So, I would tell the OP to not listen to anyone who doesn't have enough historical background about Robert Moses and the New York politicians who were not only influenced by him, but have been going by his playbook for years now. If they don't have any intimate familiarity with NYC-style manipulation when it comes to real estate and urban planning, how can they argue that no one knows what will happen? What is it about these guys using the same tactics on a national scale as opposed to just in NYC for decades makes a nationwide eviction moratorium unprecedented and therefore unable to predict? Nothing. 

I do believe there will be a lot of evictions and foreclosures in the future. However, I do not know if there will be a price drop in the housing market. I believe it was said in a one of the BP podcast, the government has printed SO MUCH MONEY that the housing price may not drop due to inflation. The only thing I can see changing eventually is houses will not sell as fast as they are now. My personal opinion about why houses are selling so well where I live is because people want to move out of the city because nothing is open. They are moving to bigger suburbs city (like mine) because they want more space to work from home and a bigger place to relax (i.e. bigger backyard, pool, etc).

I know this sounds like a doomsday scenario but I see one trend as a possible result of the Covid madness. People are escaping big cities, looking for space and more quality of life in the suburbs. They buy land and properties in rural areas since there work can be done remotely. But what happens if 

a) they lose their job or 

b) their employer realizes that they can now pick any available worker in the country who works remotely. 

I see a huge shift in the job market where remote workers HAVE TO but also CAN compete for jobs nationwide. This will result in a drop in income and ultimately impact real estate prices. 

Why would company A care about Peter and his $120k salary and $2,500 mortgage in New Jersey when Greg in Tennessee offers to do the same remote job for $80k.

Ultimately, you could then ask, why company A would even look for candidates in the US.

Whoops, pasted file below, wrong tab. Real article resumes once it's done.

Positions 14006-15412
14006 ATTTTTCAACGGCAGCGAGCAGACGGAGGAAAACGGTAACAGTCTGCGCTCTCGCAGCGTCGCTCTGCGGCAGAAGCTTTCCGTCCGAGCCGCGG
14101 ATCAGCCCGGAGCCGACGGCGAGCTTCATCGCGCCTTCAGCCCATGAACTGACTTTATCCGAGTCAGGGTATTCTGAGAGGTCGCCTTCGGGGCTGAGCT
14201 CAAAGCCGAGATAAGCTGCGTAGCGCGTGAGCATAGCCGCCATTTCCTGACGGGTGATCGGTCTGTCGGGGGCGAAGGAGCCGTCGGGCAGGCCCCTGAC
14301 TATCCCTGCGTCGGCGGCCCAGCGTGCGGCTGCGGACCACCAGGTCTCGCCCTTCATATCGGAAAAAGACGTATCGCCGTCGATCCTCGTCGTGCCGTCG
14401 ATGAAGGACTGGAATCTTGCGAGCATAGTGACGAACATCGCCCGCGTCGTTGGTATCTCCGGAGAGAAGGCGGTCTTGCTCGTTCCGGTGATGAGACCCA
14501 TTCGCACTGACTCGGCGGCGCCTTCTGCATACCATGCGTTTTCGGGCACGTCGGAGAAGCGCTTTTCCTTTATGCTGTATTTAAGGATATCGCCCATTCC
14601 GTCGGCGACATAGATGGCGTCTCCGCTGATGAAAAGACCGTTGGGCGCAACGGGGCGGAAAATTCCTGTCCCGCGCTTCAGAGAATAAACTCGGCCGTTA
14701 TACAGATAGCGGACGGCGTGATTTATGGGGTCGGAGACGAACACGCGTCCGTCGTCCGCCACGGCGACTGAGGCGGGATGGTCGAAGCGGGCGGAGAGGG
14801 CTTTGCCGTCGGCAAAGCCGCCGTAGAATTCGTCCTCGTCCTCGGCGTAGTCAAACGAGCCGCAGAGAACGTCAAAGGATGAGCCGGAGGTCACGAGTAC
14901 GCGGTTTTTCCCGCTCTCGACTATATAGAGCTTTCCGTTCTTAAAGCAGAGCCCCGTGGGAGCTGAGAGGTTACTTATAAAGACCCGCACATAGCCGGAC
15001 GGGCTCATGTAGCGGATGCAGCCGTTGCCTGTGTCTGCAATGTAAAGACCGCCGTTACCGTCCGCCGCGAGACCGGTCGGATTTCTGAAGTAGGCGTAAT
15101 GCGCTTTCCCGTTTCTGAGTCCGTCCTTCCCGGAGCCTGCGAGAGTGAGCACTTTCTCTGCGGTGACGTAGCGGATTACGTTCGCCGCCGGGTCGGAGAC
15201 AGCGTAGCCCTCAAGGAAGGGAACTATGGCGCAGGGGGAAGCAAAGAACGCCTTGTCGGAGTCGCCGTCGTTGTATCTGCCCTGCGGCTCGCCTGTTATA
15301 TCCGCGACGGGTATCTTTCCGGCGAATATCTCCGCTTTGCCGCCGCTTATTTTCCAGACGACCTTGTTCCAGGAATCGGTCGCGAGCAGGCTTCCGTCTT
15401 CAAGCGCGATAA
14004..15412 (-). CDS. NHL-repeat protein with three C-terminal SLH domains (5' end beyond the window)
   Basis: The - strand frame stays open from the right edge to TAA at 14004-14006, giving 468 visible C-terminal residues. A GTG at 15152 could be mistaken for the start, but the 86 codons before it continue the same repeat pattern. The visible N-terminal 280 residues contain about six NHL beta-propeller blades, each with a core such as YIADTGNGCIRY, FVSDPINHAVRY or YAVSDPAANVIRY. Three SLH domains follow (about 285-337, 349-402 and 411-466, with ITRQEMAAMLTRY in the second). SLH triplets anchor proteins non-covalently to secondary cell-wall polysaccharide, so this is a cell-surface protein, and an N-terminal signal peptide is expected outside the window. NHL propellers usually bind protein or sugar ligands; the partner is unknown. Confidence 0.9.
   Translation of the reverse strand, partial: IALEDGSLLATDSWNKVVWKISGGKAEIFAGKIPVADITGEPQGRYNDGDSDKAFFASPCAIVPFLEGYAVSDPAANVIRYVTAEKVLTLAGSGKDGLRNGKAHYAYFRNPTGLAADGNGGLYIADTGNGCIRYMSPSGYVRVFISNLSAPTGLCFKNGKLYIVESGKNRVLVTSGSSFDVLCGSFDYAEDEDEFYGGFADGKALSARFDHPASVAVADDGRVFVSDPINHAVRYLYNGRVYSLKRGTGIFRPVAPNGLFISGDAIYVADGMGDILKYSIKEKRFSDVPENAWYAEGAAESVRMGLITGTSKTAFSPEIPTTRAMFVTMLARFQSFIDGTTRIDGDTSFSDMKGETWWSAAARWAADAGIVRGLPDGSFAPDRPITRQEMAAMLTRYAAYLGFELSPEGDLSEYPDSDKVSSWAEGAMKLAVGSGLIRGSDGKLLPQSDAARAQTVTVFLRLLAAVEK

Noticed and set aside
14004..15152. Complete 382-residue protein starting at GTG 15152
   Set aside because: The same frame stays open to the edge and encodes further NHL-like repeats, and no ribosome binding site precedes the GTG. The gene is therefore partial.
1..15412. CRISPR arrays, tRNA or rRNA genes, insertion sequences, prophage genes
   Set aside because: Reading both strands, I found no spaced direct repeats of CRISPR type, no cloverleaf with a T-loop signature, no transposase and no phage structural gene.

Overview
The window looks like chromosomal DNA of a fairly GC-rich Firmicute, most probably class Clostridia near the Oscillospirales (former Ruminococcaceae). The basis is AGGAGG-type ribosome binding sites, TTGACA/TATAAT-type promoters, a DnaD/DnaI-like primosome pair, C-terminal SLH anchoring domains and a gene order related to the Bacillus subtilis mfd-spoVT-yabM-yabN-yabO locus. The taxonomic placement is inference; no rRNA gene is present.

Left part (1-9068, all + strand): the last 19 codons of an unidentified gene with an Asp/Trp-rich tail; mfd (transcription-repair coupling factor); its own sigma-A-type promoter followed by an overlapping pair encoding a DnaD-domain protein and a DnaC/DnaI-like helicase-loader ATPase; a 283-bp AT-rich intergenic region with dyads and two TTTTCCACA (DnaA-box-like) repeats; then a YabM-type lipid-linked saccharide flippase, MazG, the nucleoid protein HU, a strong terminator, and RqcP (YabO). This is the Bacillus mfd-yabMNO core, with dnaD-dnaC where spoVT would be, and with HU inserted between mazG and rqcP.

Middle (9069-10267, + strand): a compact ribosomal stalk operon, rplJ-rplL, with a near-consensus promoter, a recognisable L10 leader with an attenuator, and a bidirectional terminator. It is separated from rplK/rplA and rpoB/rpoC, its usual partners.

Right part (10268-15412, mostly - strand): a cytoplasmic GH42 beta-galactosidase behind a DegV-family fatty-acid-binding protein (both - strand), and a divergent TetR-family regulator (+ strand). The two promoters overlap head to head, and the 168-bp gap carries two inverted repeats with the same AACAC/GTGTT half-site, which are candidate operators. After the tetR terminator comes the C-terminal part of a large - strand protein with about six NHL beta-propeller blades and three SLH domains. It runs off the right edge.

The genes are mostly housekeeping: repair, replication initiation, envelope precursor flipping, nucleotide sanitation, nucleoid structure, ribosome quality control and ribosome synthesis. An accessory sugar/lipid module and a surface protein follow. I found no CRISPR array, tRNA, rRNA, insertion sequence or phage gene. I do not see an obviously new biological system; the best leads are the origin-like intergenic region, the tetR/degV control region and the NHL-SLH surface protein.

I understand that this is really a doomsday scenario but IMO, many people moving to the countryside haven't realized that their future job market might be highly competitive and paired with a drop in salary expectations.

My 2 cents for Friday.

Stay positive :D

Martin "Dr. Doom"  

And here it starts
https://www.businessinsider.co...

Originally posted by @Martin Michael:

I know this sounds like a doomsday scenario but I see one trend as a possible result of the Covid madness. People are escaping big cities, looking for space and more quality of life in the suburbs. They buy land and properties in rural areas since there work can be done remotely. But what happens if 

a) they lose their job or 

b) their employer realizes that they can now pick any available worker in the country who works remotely. 

I see a huge shift in the job market where remote workers HAVE TO but also CAN compete for jobs nationwide. This will result in a drop in income and ultimately impact real estate prices. 

Why would company A care about Peter and his $120k salary and $2,500 mortgage in New Jersey when Greg in Tennessee offers to do the same remote job for $80k.

Ultimately, you could then ask, why company A would even look for candidates in the US.

I understand that this is really a doomsday scenario but IMO, many people moving to the countryside haven't realized that their future job market might be highly competitive and paired with a drop in salary expectations.

My 2 cents for Friday.

Stay positive :D

Martin "Dr. Doom"